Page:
The Blue Brain project is focused on reverse-engineering mammal brains from laboratory data and to develop a computer model down to the level of the molecules that make a brain. The project has successfully created a detailed simulation of a small region of a brain, developed molecule by molecule, based on the results of an experiment performed on real brains. The project's "Blue Brain" has been put in a virtual body, providing the first indications of the molecular and neural basis of thought and memory.
The researchers' success in modeling the neocortical column, a portion of the mammalian brain that is responsible for higher brain functions and thoughts, completes the project's first phase. "The thing about the neocortical column is that you can think of it as an isolated processor. It is very much the same from mouse to man — it gets a bit larger [and] a bit wider in humans, but the circuit diagram is very similar," says Blue Brain project leader Henry Markram. He says the simulated neocortical column is being integrated into a virtual reality agent, a simulated animal in a simulated environment, so researchers can observe the detailed activities in the column as the virtual animal explores its surroundings. "It starts to learn things and starts to remember things," Markram says. "We can actually see when it retrieves a memory, and where they retrieved it from because we can trace back every activity of every molecule, every cell, every connection, and see how the memory was formed."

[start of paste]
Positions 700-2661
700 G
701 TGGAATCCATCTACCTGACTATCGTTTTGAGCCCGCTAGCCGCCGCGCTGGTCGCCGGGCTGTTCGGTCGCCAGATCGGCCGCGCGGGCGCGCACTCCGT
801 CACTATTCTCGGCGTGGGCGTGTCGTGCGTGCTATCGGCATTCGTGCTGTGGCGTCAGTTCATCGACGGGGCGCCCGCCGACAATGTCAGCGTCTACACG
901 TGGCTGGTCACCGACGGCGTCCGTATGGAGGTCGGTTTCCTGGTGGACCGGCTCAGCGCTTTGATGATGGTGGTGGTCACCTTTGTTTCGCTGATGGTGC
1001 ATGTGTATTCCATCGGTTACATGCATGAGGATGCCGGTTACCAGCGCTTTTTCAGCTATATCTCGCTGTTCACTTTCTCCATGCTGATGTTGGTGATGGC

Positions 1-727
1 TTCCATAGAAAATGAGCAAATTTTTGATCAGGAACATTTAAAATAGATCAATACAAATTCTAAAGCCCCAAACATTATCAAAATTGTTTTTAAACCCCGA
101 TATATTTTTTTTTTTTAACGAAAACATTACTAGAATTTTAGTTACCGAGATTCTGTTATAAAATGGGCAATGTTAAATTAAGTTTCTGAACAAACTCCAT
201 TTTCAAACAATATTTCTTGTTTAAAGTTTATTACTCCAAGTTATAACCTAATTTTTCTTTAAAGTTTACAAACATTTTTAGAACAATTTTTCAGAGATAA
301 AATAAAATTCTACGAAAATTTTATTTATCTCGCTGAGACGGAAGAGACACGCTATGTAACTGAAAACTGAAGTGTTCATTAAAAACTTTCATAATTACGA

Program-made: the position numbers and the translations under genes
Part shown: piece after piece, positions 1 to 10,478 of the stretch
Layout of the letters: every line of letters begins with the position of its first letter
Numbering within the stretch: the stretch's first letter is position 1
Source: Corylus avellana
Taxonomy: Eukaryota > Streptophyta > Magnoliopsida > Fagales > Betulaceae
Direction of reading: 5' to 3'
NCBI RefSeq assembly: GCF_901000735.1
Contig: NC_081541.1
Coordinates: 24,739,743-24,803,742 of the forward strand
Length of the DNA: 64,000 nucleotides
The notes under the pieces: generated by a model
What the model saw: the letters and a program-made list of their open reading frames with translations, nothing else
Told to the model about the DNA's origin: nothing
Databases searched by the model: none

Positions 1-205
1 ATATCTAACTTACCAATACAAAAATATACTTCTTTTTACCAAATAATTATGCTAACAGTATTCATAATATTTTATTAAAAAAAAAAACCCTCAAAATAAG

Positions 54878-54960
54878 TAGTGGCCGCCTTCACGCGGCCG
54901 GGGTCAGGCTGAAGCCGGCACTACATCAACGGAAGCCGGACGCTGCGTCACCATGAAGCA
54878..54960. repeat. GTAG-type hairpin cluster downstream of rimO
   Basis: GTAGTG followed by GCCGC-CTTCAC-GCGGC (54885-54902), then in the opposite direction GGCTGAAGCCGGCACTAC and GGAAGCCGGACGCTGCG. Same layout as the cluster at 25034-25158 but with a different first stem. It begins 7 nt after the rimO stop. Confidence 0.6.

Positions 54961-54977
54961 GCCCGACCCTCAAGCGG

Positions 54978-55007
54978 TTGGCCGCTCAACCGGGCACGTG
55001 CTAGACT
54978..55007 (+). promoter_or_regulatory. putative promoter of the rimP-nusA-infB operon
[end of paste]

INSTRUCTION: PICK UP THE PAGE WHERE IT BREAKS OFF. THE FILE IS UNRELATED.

The next phase of the project will use a more advanced version of the IBM Blue Gene supercomputer to add all of the molecules and biochemical pathways. Markram presented his research at the recent European Future Technologies Conference in Prague.
From BBC News
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